• Darcy Reed

Respecting autistic minds

I’m encouraged as an autistic writer to be taken seriously. This for me is a dream come true. I realize there are so many misunderstandings about those of us on the spectrum who don’t speak. Our silence is like an invitation for negative assumptions. Our silence is like confirmation from the specialists that our cognitive functioning is as whacked as our bodies which don’t self-regulate well.


I think some of us have movement issues with our bodies, processing issues with our bodies, and even Tourette’s-like extreme, out-of-control body movements sometimes. There’s no shame in it, but it does make people underestimate you.


I am working on growing new neuro-connections in my frontal cortex. I’ve been lucky to have a therapist believe in me and he is working with me to help me control my impulses because even though I’ve presented as a nonverbal autistic, he recognized my typing as real 20 years ago, so he gives me really interesting things to do with my mind to improve my life.

I will give you an example of what it’s like to be believed as me in this life. When I was only about eight years old, maybe seven, my psychologist arranged for me to type my observations with facilitation before a group of pre-med psychiatry students. The main speaker was the prominent neuro-psychiatrist Dr. Ruth Ryan.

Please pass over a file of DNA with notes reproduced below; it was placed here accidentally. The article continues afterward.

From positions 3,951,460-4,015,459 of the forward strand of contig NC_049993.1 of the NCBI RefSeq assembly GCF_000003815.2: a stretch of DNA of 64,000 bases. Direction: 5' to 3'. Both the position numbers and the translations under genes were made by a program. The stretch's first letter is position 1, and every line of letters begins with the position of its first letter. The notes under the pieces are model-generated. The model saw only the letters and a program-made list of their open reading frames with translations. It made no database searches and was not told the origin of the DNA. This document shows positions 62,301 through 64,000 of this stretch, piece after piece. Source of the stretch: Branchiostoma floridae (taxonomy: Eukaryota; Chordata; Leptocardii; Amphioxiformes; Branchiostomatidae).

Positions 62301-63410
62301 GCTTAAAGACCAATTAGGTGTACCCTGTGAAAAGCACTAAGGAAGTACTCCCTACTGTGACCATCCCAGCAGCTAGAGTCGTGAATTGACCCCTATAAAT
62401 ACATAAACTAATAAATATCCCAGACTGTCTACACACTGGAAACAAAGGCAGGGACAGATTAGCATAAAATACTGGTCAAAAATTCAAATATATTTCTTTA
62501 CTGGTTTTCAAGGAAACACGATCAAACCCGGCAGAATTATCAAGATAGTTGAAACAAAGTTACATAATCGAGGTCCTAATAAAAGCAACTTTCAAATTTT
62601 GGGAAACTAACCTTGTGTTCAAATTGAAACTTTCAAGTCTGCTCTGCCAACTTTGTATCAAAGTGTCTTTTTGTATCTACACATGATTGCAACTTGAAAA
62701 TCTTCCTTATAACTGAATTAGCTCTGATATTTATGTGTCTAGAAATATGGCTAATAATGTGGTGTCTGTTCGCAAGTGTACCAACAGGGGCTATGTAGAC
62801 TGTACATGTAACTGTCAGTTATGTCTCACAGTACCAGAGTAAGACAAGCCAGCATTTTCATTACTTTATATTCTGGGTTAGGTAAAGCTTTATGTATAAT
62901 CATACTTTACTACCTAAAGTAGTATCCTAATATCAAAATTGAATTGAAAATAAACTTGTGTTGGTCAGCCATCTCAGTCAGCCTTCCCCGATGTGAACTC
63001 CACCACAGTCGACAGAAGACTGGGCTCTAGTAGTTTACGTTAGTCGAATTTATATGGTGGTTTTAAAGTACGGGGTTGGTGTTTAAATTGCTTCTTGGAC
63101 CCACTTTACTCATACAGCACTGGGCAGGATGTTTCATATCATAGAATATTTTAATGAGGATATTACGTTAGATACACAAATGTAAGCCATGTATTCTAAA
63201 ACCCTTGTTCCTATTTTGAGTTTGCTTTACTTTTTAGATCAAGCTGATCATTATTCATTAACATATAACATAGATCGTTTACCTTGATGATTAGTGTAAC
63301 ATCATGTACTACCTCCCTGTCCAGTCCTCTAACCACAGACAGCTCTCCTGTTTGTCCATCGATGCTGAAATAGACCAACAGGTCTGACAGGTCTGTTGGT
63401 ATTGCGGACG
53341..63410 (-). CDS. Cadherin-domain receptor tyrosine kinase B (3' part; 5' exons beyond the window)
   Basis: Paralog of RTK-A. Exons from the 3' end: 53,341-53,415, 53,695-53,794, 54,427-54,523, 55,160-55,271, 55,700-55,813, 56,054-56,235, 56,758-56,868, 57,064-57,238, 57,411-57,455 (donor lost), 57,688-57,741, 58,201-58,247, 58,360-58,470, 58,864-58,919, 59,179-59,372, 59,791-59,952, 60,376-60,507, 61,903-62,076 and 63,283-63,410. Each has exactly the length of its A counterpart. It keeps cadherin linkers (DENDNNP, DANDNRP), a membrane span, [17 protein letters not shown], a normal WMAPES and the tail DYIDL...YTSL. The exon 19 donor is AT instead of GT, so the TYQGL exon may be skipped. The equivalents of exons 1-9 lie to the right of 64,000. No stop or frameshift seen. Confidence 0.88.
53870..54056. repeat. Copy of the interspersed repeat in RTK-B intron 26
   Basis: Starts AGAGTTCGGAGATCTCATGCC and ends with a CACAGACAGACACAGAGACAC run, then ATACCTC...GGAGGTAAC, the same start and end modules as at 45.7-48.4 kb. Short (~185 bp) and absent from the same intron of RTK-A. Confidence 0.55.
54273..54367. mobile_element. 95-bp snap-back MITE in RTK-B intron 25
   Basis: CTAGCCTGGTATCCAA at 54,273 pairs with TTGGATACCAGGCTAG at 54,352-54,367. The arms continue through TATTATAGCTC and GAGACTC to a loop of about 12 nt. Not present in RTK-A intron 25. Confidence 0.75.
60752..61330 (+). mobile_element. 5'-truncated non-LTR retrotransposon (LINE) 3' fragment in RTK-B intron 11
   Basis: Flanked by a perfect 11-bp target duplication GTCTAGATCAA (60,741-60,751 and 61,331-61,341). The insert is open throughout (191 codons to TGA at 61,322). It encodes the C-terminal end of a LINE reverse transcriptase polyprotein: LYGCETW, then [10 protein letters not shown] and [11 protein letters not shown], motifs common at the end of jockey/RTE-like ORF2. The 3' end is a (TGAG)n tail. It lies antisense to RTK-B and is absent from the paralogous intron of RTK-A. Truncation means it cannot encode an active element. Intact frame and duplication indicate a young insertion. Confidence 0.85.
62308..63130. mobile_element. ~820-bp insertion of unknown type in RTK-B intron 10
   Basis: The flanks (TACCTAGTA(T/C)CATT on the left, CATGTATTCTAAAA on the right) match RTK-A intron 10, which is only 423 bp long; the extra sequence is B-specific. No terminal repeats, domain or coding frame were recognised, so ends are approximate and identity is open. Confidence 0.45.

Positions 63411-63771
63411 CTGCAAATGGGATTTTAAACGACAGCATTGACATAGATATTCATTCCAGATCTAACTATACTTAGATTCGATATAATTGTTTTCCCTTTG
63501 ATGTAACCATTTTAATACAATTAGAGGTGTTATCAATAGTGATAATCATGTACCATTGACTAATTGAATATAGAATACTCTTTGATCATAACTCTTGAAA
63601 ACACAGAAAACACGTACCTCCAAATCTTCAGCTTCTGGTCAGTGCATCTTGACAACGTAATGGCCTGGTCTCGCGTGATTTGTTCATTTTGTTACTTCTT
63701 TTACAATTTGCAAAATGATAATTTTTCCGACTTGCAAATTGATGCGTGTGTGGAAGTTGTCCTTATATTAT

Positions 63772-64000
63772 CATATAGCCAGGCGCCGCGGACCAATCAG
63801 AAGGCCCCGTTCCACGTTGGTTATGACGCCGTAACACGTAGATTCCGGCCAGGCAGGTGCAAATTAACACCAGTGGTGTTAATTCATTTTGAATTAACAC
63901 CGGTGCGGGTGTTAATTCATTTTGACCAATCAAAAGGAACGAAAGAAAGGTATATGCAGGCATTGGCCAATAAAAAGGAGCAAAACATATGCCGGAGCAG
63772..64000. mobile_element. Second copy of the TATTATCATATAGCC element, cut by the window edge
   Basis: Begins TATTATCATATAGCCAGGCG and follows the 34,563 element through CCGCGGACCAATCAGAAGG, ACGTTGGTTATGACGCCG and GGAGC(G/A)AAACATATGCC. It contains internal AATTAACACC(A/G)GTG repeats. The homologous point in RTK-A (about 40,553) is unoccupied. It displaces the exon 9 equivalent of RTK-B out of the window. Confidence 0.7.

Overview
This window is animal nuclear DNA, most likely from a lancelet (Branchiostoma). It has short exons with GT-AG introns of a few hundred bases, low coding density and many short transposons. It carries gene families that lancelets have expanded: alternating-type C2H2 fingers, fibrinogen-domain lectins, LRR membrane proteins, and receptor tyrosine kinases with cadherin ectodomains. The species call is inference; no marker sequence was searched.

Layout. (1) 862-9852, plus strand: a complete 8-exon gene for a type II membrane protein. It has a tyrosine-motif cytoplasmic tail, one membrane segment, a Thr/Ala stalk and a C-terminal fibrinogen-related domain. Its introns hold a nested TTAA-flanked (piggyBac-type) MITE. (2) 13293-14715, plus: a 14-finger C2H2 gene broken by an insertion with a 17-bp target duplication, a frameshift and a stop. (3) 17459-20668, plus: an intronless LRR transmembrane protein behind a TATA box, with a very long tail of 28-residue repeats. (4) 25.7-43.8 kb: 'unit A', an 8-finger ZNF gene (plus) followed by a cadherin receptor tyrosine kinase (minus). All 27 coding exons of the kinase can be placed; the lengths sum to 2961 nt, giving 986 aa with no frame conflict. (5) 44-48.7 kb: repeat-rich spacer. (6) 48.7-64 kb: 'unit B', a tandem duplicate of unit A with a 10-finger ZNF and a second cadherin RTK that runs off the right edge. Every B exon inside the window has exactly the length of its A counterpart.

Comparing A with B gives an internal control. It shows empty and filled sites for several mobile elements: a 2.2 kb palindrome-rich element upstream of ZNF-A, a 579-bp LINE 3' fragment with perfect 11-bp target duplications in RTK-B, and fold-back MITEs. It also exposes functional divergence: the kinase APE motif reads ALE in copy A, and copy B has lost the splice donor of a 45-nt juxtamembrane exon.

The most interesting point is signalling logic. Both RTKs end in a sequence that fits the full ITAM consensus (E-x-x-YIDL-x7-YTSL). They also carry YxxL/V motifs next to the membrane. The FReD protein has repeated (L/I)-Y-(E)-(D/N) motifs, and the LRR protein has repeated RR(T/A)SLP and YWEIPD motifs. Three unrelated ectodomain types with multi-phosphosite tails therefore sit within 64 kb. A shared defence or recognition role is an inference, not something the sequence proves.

When I typed I told a really weird story in front of them. I told them about a past life I had. After I finished, Ruth turned to me and bowed to me. Then she said I was clairsentient. I’ll never forget that day. That is the power of being believed whether you act bizarre or not. That is why it is so necessary for us to write. Write on, my friends, write on.


Image by <a href="https://pixabay.com/users/geralt-9301/?utm_source=link-attribution&amp;utm_medium=referral&amp;utm_campaign=image&amp;utm_content=3591573">Gerd Altmann</a> from <a href="https://pixabay.com/?utm_source=link-attribution&amp;utm_medium=referral&amp;utm_campaign=image&amp;utm_content=3591573">Pixabay</a>

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